Pre-Advanced Students in the I, or penultimate, course study things like key signatures and 16th notes. You learn about key signatures in theory, but you only use them for D major and F major.
Instruction is also provided on how to play popular songs like “Bohemian Rhapsody” by Queen and “The Entertainer” by Scott Joplin.
Similar to how the songs in the song library are taught, these are also taught with the use of films that provide an introduction to the songs and some background information.
Learn to play chords to any song you choose using the information presented in this track. In these classes, students learn how to play the chords of popular jazz, rock, and pop tunes.
Chord progressions from popular music In the framework of songs by bands like Guns N’ Roses, I teach chords in C major, D major, G major, and E minor. A bassline is also explained for the first time.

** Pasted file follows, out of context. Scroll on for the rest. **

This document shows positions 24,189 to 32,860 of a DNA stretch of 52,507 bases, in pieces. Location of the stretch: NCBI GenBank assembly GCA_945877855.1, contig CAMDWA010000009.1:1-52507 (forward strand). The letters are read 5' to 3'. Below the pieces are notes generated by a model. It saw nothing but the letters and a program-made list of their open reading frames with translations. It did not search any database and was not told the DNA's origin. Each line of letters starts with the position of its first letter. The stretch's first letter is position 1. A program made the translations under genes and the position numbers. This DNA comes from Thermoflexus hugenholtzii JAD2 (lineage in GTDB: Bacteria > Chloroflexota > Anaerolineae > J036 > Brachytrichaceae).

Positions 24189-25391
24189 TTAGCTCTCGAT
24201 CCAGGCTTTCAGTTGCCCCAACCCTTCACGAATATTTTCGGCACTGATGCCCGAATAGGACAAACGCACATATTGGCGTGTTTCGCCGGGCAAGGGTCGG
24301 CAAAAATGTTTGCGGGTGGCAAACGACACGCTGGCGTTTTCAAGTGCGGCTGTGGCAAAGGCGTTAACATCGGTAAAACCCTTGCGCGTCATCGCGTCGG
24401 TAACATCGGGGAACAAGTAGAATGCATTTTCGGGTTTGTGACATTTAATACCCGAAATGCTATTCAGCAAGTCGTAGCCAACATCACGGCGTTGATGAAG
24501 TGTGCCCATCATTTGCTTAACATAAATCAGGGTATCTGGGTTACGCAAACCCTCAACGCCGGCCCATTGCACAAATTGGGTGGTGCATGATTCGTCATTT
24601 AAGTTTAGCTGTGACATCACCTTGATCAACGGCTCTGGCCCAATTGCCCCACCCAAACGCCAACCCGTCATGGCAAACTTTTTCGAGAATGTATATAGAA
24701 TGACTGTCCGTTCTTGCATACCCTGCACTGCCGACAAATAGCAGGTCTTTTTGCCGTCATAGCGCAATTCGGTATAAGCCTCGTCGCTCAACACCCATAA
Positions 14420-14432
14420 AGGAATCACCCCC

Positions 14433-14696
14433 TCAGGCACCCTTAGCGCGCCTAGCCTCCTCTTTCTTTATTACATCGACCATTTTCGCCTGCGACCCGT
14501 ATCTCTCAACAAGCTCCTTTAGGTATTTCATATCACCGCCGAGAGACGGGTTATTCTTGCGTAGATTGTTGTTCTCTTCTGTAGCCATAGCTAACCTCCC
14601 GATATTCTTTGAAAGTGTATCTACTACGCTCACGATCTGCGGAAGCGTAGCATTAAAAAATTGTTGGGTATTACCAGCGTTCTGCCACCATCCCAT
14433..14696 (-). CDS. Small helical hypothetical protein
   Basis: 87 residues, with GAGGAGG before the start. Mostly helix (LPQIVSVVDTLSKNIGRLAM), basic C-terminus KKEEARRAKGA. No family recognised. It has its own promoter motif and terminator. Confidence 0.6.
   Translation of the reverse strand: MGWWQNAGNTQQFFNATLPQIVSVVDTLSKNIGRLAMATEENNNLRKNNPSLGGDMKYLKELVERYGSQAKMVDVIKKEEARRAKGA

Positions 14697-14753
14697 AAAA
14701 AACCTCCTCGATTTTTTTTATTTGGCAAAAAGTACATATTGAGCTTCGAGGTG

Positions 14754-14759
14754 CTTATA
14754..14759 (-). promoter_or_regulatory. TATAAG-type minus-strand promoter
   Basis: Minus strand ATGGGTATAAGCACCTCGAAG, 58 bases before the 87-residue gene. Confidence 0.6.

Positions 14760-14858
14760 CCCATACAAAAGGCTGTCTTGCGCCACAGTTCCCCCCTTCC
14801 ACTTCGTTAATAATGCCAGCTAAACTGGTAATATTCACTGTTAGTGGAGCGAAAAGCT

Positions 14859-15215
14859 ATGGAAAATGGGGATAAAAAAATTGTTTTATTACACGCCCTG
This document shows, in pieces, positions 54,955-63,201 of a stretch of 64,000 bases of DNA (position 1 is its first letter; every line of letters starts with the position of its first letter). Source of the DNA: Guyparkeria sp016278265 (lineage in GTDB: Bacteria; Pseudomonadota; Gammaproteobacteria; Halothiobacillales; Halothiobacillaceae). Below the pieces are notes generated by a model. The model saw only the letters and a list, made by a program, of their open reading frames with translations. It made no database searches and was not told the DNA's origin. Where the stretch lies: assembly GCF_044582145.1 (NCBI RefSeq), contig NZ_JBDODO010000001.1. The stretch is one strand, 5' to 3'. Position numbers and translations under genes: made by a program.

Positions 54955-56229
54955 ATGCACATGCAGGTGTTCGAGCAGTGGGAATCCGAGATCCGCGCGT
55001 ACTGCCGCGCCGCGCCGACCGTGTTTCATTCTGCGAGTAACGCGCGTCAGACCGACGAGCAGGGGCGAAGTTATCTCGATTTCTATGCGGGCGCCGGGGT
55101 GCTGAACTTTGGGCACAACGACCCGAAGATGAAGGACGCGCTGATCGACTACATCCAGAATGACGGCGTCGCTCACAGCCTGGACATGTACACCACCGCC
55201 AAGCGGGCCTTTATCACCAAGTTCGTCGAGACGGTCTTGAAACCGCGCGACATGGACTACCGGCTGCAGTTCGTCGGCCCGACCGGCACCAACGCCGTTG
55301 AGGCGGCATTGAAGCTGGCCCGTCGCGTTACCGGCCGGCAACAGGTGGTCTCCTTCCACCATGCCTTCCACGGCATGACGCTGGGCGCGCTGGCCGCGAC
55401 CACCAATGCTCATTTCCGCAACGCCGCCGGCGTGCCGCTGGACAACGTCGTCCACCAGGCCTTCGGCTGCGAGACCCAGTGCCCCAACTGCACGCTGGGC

F major, D minor, E major, A major, and B minor are all covered in Pop Chords II and III. The process includes being introduced to the chord, given some time to rehearse and then asked to perform a little musical excerpt that makes use of the new chord.
Playing the same chords in different genres, including soft rock, ballad, and classic rock is the focus of all three volumes of Chord Styling. They inspire you to experiment with different chord progressions and playing styles while covering popular tunes.
Chords in the Key of Blues It teaches you to play the C7, G7, and D7 chords in exciting new genres, such as swing and rock ‘n’ roll. The 12-bar blues is another genre covered in this book.
Jazz Chords, Volumes I and II, teaches not only jazz rhythms but also delves further into the philosophy behind them. You’ll get an education in chord progressions like the 2-5-1 turnaround progression and the major and minor 2-5-1 progressions. We also go over minor seventh chords and reduced chords.